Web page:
Friday, April 7, 2017

Swiss Army Man

***DISCLAIMER*** The following review is entirely my opinion. If you comment (which I encourage you to do) be respectful. If you don't agree with my opinion (or other commenters), that's fine. To each their own. These reviews are not meant to be statements of facts or endorsements, I am just sharing my opinions and my perspective when watching the film and is not meant to reflect how these films should be viewed. Finally, the reviews are given on a scale of 0-5. 0, of course, being unwatchable. 1, being terrible. 2, being not great. 3, being okay. 4, being great and 5, being epic! And if you enjoy these reviews feel free to share them and follow the blog or follow me on Twitter (@RevRonster) for links to my reviews and the occasional live-Tweet session of the movie I'm watching! I'm wondering if the song "You're Welcome" is meant to be sarcastic because I can't get that damn thing out of my head.  I never thought I would find farts so beautiful.



Swiss Army Man – 5 out of 5

Fart humor can be a sketchy thing for me.  When done right, I find it to be hilarious but when done improperly, I find it to be groan-inducing.  What’s the right formula for this type of humor?  Hell, if I know.  It’s just one of those things that when it’s done right you can just feel it.  One thing is for certain, it’s rare when a property can redefine the humor that comes from these gaseous releases and that’s one of the things that Swiss Army Man did.  It’s not every day that you find a heart-warming, endearing and charming movie about love and friendship that’s filled with a fine dose of butt blasting.

"There there, dead friend."

While out in the wilderness, a depressed man named Hank (Paul Dano) decides he’s going to commit suicide.  However, before he has a chance to hang himself, he spots a dead body (Daniel Radcliffe) on the shore of a beach.  When he examines the body, he learns that it holds special abilities (some fart-based) that will help him survive out in the wild.  Soon, through the power of friendship, the body starts to come back to life and declare his name is Manny.  Now Hank and Manny are on a course to find their way home and, along the way, learn the price of being alone and the meaning of real friendship.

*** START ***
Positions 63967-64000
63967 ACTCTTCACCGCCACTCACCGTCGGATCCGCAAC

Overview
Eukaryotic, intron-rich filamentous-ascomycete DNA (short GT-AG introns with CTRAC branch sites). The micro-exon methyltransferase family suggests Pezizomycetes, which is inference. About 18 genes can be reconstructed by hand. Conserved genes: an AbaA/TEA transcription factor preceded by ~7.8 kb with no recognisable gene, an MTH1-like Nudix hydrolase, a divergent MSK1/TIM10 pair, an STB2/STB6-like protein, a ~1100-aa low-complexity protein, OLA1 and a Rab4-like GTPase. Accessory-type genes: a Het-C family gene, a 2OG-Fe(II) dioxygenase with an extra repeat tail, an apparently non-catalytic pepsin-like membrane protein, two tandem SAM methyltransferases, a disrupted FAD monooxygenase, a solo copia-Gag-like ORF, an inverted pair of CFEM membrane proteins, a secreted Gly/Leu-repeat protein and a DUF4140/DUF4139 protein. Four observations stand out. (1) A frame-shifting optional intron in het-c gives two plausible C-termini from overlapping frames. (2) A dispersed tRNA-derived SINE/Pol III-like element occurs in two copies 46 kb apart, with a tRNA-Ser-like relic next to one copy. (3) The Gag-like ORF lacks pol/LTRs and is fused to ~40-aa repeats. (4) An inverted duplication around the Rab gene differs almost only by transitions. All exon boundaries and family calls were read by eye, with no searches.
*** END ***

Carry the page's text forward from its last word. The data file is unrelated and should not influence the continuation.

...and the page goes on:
Don't be weird-ed out by this pic.  It's just a dude making a connection
with the dead body he found in the woods and became friends with.

When I first heard of Swiss Army Man, I was instantly intrigued with the concept and really wanted to check it out.  It felt like one of those original ideas that are too wild for even the gutsiest of production companies to make.  However, the concept also had an inherent risk that it could be really awful.  This film had to walk a line where if it leaned too far in either direction the whole product could come apart.  Amazingly, writers/directors Daniel Scheinert and Dan Kwan performed the impossible and made some incredibly special and wholly amazing with this one.

BY THE POWER OF FARTS!!!

What makes Swiss Army Man work so well is there is a palpable genuine feel to every aspect.  The performances are honest and feel real (even with the outrageous premise), the chemistry between the two leads is unmistakable, and the drama, comedy and heart all seem to pour from a place of passion rather than a place of just wanting to produce.  Nothing about this production feels phoned-in or farted out (terrible pun totally intended).  There’s an undeniable craftsmanship that accompanied every detail of this film and it culminated in a movie that is absolutely hysterical one moment and completely endearing and charming the next.

Who would have thought that one day the same kid who played Harry Potter
would one day be a talking and farting corpse in a movie?  What a time
to be alive!